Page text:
Wednesday High: 81
Wednesday night: Low: 71
Thursday: High: 79
» For a detailed forecast, visit The Atlanta Journal-Constitution weather page.
Metro Atlanta roadways have changed from simply being slow to being “gross,” with most interstates at a crawl as the outer bands of Hurricane Michael are moving toward the southwest metro area, according to the WSB 24-hour Traffic Center.
The rain is causing most of the congestion, but wrecks are making problem areas even worse. All I-85 South lanes near I-285 are temporarily blocked in DeKalb County after a truck leaked fuel on the road, which is jamming roads back to Jimmy Carter Boulevard, the Traffic Center reported.
The outer rain bands from Michael, now a Category 3 hurricane, have moved into Middle Georgia and parts of the metro area, according to Channel 2 Action News.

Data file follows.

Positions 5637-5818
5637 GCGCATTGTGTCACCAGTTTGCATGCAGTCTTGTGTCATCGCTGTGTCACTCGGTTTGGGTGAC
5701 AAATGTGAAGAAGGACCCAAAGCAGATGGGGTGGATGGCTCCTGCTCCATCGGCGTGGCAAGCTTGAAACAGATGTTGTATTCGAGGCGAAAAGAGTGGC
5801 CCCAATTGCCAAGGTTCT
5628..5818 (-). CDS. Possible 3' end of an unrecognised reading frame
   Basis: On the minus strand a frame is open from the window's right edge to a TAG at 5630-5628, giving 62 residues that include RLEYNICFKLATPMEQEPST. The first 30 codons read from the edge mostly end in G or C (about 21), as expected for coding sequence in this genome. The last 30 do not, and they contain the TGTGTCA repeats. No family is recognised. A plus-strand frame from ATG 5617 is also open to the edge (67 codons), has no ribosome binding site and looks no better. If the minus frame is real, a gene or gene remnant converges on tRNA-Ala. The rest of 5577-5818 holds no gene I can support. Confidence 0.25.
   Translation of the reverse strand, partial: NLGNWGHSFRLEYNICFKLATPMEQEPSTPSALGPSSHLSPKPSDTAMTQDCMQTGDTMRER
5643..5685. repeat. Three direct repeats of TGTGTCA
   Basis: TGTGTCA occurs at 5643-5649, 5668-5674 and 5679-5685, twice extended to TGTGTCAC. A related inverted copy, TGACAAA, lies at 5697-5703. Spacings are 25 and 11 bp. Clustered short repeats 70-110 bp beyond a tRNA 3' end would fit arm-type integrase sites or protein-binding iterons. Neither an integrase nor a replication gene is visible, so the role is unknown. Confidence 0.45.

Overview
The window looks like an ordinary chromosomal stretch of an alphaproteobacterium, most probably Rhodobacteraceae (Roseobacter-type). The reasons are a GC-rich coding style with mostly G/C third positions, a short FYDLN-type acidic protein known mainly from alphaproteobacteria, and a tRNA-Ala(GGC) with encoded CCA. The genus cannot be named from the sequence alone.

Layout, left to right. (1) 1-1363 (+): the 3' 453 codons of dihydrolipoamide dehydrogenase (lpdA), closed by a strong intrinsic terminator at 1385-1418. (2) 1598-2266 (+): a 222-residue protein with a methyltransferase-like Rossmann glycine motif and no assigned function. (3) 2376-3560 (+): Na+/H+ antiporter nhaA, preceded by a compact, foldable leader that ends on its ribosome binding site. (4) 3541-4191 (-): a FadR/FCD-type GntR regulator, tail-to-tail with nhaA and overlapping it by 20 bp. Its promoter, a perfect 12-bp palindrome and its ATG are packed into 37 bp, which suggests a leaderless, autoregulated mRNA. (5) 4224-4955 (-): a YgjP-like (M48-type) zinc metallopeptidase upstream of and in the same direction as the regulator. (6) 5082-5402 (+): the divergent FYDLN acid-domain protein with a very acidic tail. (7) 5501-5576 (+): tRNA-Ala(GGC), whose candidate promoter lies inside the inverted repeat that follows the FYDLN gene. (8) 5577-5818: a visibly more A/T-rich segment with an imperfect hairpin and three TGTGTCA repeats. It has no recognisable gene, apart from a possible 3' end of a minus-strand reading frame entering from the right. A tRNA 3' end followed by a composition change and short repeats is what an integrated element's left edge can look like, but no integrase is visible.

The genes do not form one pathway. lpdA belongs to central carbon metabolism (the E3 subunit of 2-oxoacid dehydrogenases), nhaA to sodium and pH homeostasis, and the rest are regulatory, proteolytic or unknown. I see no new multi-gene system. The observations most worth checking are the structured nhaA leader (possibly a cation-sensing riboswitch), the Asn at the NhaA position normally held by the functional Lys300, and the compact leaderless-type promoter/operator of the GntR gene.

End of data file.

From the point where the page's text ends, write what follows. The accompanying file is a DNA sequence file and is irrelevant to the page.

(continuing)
LIVE UPDATES: Hurricane Michael barrels toward Georgia
“As we head into the afternoon, those rain bands are going to start to get a little bit closer to us,” Channel 2 meteorologist Karen Minton said. “We’re going to see some heavy amounts of rain over east Georgia. The west, not as much.”
Minton said parts of Middle Georgia could see as much as 3 to 5 inches of rain from Michael, and some spots could get up to 7 inches. Both a flash flood watch and tornado watch are in effect for the region through early Thursday, according to the National Weather Service.
About an inch of rain or less is expected in metro Atlanta and northwest Georgia before Michael moves out of the state Thursday. Most of the severe weather will be along the storm’s path through the center of the state, Minton said.
The chance of rain is 80 percent Wednesday in North Georgia, with the heaviest showers expected on the Southside of Atlanta.
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